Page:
Read Finally, Forever Online

Authors: Katie Kacvinsky

Finally, Forever




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Also by Katie Kacvinsky


First Comes Love

Second Chance


Middle Ground














Copyright © 2014 by Katie Kacvinsky

All rights reserved. This book or any portion thereof may not be reproduced, transmitted, downloaded, distributed, stored in or introduced into any information storage and retrieval system, in any form or by any means, whether electronic or mechanical, or used in any manner whatsoever without the express written permission of the publisher, except for brief quotes used by reviewers.

Cover artwork
: Copyright © 2014 by Katie Kacvinsky

US map outlines credited to:









Dedicated to




Thanks for providing the real-life inspiration that helped write the ending of this book
















Katie Kacvinsky











































~ Fifteen months after the break-up ~









I’m leaning against the side of my car in a parking lot in Omaha, Nebraska, and I’m watching a girl. White smoke curls around the open hood of her station wagon, and I can only make out a skinny leg and a faded, gray tennis shoe.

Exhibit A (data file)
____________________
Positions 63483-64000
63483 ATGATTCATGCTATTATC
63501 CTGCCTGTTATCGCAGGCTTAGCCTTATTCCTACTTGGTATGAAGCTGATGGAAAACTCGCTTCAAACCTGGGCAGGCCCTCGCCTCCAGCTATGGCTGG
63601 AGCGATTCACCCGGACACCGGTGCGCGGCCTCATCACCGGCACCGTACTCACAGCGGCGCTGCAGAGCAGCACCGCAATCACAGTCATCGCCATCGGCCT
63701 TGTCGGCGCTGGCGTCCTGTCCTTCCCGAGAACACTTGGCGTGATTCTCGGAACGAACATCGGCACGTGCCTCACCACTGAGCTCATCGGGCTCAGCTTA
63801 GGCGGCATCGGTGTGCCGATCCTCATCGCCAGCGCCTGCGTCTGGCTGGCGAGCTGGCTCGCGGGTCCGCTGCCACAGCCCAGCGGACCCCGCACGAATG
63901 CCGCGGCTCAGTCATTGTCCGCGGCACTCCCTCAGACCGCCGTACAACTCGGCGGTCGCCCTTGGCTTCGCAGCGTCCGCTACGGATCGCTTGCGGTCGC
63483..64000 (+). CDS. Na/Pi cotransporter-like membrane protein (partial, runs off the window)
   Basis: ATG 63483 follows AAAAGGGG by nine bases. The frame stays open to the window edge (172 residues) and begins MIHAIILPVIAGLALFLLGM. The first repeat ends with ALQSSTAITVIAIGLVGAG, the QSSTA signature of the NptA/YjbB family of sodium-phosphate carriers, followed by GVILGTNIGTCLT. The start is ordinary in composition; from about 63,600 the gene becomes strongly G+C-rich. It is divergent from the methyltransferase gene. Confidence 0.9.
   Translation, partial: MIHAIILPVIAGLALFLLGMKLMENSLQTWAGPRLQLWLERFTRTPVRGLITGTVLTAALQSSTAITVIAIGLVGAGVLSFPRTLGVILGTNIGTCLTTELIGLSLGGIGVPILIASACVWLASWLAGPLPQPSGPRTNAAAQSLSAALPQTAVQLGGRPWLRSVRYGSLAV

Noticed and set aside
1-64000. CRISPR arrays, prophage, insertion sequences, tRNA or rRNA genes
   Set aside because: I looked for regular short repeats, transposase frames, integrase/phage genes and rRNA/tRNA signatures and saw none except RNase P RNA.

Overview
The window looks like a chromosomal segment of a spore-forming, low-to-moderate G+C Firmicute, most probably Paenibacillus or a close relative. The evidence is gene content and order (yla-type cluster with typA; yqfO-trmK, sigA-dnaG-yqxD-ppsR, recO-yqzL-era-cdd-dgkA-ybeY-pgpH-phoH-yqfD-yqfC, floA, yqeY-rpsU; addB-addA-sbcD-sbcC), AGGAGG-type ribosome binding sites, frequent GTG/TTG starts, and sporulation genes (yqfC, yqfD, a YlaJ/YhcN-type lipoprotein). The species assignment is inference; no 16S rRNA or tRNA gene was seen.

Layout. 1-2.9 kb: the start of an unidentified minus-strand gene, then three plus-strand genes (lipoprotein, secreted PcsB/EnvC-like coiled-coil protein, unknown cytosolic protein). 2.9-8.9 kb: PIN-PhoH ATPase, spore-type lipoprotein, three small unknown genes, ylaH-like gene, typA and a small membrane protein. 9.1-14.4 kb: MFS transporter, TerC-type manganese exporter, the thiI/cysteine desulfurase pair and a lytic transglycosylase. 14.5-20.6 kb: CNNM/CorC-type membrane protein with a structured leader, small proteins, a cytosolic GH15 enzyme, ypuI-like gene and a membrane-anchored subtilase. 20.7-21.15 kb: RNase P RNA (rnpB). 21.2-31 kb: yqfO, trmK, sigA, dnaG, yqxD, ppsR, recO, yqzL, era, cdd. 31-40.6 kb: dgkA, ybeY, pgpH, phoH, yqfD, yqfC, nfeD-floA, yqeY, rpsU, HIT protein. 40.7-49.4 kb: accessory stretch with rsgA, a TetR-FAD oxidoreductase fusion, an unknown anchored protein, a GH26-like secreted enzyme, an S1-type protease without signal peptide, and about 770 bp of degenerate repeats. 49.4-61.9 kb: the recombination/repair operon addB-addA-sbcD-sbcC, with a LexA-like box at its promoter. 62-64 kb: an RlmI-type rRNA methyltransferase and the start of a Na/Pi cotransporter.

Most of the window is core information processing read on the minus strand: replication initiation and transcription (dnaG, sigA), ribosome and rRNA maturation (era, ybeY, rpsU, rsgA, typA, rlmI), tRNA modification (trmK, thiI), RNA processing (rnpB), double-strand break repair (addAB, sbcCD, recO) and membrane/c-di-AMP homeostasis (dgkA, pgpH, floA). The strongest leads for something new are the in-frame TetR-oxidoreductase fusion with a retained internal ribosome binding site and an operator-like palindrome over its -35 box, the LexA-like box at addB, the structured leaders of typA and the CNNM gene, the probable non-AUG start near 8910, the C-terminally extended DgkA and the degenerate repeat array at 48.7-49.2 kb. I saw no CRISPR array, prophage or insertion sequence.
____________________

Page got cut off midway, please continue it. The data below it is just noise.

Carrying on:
The sun bakes on the blacktop
between us and I swear the ground is so hot it has a pulse. I’ve been outside an entire thirty seconds and my forehead is already drenched in sweat. I can feel it beading on my neck and sliding down my back like a tiny fingertip tracing my spine. It’s the kind of humid heat that touches everything, even the thickest spots of shade, and it’s too heavy and stubborn for a gust of wind to blow. 

She takes one step back and I notice a baggy blue skirt stick to her knees in the stagnant air. The rest of her body is lost inside a white cloud. I slowly walk towards her to see if she needs help.